It should come as no surprise that a film based on a character who shrinks down to the size of an ant is heavily reliant on CGI. Many MCU films are criticised for their uneven CGI, however, Ant-Man remains one of the most technically brilliant films within the MCU, as it’s CGI is consistently impressive.

As for the humour, the reception to it really ends up being based on personal definitions of comedy. Although Peña’s Luis is often praised as the highlight of the film, he will also irritate some viewers who simply do not appreciate the style of humour that he represents. For me, however, he is quite possibly the funniest character within the MCU and it’s just a shame he wasn’t in the film more.

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Ant-Man is no different from the majority of MCU films in the villains’ department as the antagonist, Darren Cross/Yellowjacket (Corey Stoll) is pathetically weak. He might just be the most forgettable MCU villain. His portrayal as a psychopath is unbelievable and it doesn’t help the character’s longevity that Stoll’s hammy performance makes Cross come across as embarrassing rather than intimidating. Despite the fact that many fans are frustrated with Marvel’s standard of killing off villains at the end of each film, it’s probably a good thing that Cross bites it at the end of the film.

The film follows the typical Marvel formula making it a predictable, clichéd and rather hollow experience. There’s nothing particularly memorable about the film except the production issues it faced.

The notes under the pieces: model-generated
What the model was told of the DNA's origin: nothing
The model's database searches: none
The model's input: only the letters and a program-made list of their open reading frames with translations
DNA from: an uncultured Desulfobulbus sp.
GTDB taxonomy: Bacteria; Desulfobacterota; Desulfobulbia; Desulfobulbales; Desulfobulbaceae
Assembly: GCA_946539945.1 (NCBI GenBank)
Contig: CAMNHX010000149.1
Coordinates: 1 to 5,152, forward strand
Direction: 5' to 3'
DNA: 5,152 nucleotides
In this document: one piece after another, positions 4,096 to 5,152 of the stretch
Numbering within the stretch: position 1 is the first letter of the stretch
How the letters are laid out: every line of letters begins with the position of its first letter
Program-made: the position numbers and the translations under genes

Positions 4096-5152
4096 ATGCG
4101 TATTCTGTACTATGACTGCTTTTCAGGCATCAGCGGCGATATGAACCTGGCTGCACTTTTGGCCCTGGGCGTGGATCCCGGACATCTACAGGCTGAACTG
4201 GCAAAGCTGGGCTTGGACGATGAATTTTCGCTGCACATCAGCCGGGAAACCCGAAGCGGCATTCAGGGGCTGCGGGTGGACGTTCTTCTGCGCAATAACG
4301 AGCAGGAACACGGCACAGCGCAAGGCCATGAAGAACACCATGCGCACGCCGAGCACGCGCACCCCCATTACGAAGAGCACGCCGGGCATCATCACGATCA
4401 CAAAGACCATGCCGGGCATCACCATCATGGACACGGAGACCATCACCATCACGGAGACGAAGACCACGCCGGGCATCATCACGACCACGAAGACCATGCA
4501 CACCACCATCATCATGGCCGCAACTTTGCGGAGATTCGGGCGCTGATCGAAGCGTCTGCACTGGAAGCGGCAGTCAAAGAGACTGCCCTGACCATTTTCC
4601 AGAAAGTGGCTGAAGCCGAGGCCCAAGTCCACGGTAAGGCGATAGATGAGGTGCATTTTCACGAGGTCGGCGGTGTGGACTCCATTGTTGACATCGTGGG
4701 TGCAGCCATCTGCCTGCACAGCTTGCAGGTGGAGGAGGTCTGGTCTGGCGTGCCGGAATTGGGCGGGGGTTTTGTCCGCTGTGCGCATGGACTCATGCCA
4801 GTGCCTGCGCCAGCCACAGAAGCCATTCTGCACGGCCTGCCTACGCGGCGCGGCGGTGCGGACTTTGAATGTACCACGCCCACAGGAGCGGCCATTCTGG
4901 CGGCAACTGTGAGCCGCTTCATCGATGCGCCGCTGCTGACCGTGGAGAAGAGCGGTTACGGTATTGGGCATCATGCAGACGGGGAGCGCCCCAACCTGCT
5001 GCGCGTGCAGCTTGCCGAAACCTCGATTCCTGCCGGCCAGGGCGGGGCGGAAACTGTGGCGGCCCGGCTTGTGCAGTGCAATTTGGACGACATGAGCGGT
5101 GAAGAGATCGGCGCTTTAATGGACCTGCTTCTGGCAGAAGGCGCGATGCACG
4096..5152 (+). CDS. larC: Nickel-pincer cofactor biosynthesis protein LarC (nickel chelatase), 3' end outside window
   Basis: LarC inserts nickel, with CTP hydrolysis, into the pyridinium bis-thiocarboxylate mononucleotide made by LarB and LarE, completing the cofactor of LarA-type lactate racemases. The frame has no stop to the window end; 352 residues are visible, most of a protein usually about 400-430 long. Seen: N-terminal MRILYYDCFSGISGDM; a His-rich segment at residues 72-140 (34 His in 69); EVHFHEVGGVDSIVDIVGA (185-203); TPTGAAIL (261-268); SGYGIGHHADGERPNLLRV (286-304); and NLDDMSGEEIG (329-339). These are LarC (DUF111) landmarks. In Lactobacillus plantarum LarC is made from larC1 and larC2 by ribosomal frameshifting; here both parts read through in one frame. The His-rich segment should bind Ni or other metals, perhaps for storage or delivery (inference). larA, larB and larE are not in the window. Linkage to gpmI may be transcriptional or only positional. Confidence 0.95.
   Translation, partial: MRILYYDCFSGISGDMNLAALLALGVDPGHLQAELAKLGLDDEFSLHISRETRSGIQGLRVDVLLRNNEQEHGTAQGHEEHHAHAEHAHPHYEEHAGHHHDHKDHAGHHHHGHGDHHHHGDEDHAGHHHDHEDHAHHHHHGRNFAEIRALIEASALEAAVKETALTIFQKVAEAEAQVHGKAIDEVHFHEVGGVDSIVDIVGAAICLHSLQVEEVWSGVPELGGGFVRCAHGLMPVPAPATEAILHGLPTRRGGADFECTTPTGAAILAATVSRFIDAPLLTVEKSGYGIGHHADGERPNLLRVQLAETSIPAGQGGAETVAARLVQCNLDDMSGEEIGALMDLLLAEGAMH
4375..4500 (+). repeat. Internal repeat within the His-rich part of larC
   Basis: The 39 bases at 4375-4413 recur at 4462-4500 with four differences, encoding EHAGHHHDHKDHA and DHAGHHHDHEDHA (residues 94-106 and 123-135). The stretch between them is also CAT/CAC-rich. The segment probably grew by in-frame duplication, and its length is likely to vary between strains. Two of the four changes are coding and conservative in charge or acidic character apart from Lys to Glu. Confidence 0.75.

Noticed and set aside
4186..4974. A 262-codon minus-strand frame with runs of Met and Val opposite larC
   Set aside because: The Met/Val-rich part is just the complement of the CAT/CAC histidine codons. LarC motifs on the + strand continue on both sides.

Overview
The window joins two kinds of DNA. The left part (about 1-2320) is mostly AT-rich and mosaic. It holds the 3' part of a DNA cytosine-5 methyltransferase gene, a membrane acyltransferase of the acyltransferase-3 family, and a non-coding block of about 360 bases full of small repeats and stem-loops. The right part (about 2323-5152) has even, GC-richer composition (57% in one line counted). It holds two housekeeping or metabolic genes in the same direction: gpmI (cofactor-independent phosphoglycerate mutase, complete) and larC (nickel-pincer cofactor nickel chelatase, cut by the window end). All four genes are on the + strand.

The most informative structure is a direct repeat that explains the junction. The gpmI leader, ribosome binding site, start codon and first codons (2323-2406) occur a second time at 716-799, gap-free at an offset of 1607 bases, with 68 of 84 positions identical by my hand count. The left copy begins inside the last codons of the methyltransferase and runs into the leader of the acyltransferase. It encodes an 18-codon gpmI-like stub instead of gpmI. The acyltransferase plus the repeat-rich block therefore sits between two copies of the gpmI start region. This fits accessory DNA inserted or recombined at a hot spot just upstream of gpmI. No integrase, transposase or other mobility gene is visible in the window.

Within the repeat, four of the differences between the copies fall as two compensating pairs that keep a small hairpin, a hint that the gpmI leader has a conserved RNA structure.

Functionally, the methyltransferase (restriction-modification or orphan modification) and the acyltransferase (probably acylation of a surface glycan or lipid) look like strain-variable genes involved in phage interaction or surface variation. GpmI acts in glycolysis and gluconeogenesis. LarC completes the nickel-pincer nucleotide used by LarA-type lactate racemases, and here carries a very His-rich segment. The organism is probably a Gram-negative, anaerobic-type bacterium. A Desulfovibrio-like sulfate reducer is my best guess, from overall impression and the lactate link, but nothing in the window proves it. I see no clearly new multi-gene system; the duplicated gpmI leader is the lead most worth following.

Lastly, as a huge fan of LOST, I was disappointed to see Evangeline Lilly’s role as Hope van Dyne is surprisingly restricted. She is the typical female character that helps the male characters but does nothing significant herself. She doesn’t exactly give a strong performance either and her chemistry with Paul Rudd is almost non-existent which makes the relationship that is suddenly revealed at the end of the film that much more frustrating, as it is totally unearned. It is clear from both the title of the sequel Ant-Man and the Wasp, and the marketing so far that she will have a more prominent role, and I remain hopeful that she will deliver a performance that is on par with the performances she gave week in and week out on LOST.

Ultimately, Ant-Man is a mixed-bag within the MCU. Paul Rudd proves that the fans are not always right, as he doesn’t feel out-of-place within the blockbuster franchise. It shocks me that the film boasts a solid 82% on Rotten Tomatoes, beating other MCU films such as Captain America: The First Avenger and Avengers: Age of Ultron. For me, Ant-Man is a fun yet vastly overrated piece of popcorn entertainment, which was clearly rushed following a troubled production.

Rating: 6.4/10

‘Avengers: Age of Ultron’ Throwback Review: The One That is Underrated


After the incredible success of The Avengers (I’m still refusing to call it Avengers Assemble), Joss Whedon was hired to write and direct the follow-up. The film, titled Avengers: Age of Ultron, had a lot to live up to considering the overwhelmingly positive reaction to The Avengers, so it’s not surprising that for some, the film was a massive disappointment. It is fair to say that Age of Ultron is not as good as the first film, however, to say that it is a massive disappointment is a totally undeserving criticism of an extremely enjoyable film.

In Avengers: Age of Ultron, the team are forced to reunite to fight Ultron (James Spader), an artificial intelligence, created by Tony Stark (Robert Downey Jr.) and Bruce Banner (Mark Ruffalo), who believes the only way to save humanity is to destroy it.